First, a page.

cannot, by any means, paint a complete and
accurate portrait of a person. Like the logo, it canonly allude; it cannot speak with eloquence. Another, perhaps, more powerful, component
of the signature analogy is that a logo, like a
signature, functions as a promise. By applying
your signature to a contract, check, or letter, youhave given your seal of approval and indicated yourownership and obligation to what you have signed
for. The logo acts as a promise in a similar way.
When a logo is applied to a product, it promises
that the product will deliver a specic quality thatalludes to the brand’s identity. For instance, Apple’slogo promises innovation. Likewise, Volvo’s logo
promises safety, while the Hermès logo promises
elegance. But again, the logo can only allude to thepromise of these qualities – it cannot speak witheloquence.
WhERE doEs ThE Logo fiT in ThE WoRLd of BRand ExpREssion?
Brand expression is made up of two streams: visualexpression and verbal expression. Initially, it wouldseem that the logo ts primarily into the visual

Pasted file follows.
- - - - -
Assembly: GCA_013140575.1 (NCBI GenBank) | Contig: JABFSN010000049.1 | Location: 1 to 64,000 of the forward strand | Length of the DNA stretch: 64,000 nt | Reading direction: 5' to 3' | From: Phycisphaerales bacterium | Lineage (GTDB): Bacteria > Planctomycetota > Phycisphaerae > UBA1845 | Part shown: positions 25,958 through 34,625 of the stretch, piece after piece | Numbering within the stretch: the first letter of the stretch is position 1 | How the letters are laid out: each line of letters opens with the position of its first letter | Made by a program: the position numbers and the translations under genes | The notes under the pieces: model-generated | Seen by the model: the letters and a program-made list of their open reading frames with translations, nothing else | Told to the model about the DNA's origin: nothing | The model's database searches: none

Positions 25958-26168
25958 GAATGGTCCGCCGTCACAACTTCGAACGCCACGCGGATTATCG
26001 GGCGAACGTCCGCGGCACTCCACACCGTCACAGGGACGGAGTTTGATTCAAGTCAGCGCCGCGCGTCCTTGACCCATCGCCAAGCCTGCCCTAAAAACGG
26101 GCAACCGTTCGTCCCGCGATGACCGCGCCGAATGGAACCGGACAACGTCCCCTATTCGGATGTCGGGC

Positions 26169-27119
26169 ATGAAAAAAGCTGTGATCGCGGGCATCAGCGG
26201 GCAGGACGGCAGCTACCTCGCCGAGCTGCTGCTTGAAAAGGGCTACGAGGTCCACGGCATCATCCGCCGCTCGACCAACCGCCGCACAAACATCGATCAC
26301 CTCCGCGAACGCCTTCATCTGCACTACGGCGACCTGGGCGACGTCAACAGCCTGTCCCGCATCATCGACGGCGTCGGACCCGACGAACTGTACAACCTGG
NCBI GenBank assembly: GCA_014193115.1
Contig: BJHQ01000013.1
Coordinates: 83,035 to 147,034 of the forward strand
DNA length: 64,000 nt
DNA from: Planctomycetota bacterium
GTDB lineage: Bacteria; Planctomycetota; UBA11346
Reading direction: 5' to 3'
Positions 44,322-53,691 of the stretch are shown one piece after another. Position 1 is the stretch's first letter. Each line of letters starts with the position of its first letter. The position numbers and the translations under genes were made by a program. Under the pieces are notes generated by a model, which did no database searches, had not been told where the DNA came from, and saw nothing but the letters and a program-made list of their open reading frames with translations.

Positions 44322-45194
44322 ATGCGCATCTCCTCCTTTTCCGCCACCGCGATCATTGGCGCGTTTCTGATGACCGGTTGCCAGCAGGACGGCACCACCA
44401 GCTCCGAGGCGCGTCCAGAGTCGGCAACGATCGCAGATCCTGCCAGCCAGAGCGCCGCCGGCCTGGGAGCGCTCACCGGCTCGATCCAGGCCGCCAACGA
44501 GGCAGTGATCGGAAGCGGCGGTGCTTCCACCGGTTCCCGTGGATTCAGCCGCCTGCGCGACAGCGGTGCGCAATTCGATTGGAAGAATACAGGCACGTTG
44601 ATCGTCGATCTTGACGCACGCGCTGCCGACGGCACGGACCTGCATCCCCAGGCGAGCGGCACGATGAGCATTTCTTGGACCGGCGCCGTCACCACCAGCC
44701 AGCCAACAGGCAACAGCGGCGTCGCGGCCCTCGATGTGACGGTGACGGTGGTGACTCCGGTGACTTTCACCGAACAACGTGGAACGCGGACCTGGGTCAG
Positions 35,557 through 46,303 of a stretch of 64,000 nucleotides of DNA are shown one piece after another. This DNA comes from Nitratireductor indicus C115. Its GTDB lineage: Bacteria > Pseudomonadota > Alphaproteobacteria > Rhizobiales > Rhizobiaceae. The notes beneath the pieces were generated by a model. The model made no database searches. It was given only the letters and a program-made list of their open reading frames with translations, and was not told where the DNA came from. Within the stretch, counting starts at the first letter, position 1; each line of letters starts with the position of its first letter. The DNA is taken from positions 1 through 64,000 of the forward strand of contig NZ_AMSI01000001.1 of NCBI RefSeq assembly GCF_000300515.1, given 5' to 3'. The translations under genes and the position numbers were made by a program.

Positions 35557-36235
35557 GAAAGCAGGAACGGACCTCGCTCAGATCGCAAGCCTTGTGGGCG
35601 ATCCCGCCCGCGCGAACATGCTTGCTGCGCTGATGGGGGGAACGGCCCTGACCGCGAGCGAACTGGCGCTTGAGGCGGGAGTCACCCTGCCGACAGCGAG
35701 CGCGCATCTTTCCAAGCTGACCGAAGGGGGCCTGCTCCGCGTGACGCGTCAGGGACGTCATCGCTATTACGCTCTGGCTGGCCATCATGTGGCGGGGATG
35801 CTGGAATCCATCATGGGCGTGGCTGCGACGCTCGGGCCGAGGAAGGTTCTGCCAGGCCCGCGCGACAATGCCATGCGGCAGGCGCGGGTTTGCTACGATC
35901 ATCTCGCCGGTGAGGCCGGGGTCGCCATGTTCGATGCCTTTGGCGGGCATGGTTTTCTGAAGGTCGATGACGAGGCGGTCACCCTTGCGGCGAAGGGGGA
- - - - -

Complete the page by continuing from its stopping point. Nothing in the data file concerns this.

expression stream, along with typography, imageryor photography style, graphic devices, color
palette, and layout conventions. On the other hand,
the brand name itself, tone of voice, messaging,and the tagline all comprise the verbal expression
stream. In addition to brand expression, there are a
large number of touch points that create customerexperience, as well as many internal components
that build employee brand culture and behaviors. Along with the visual and verbal expression, these
are all designed to convey the character of the
painTing picTuREs WiTh WoRds andgRaphics
And yet, while the logo would seem to t into
just the visual expression stream, it is interestingto note that it is really an unusual hybrid of both
word and picture. This ability to combine both isthe logo’s strength. It’s often said that a picture
is worth a thousand words, but any avid reader
knows that the opposite is also true: words canpaint thousands of pictures.If the word part of the logo – the name – is strong
enough, it can remain relatively unadorned as a
wordmark. But in many cases, the name requires
additional embellishment and graphics to become
an ownable logo. Part of the problem is that, with aname, we are limited to an extremely nite numberof words, if not a single one. This brevity seriouslylimits a logo’s expressive capacity.
Apple’s logo promisesinnovation. Likewise, Volvo’s logopromises safety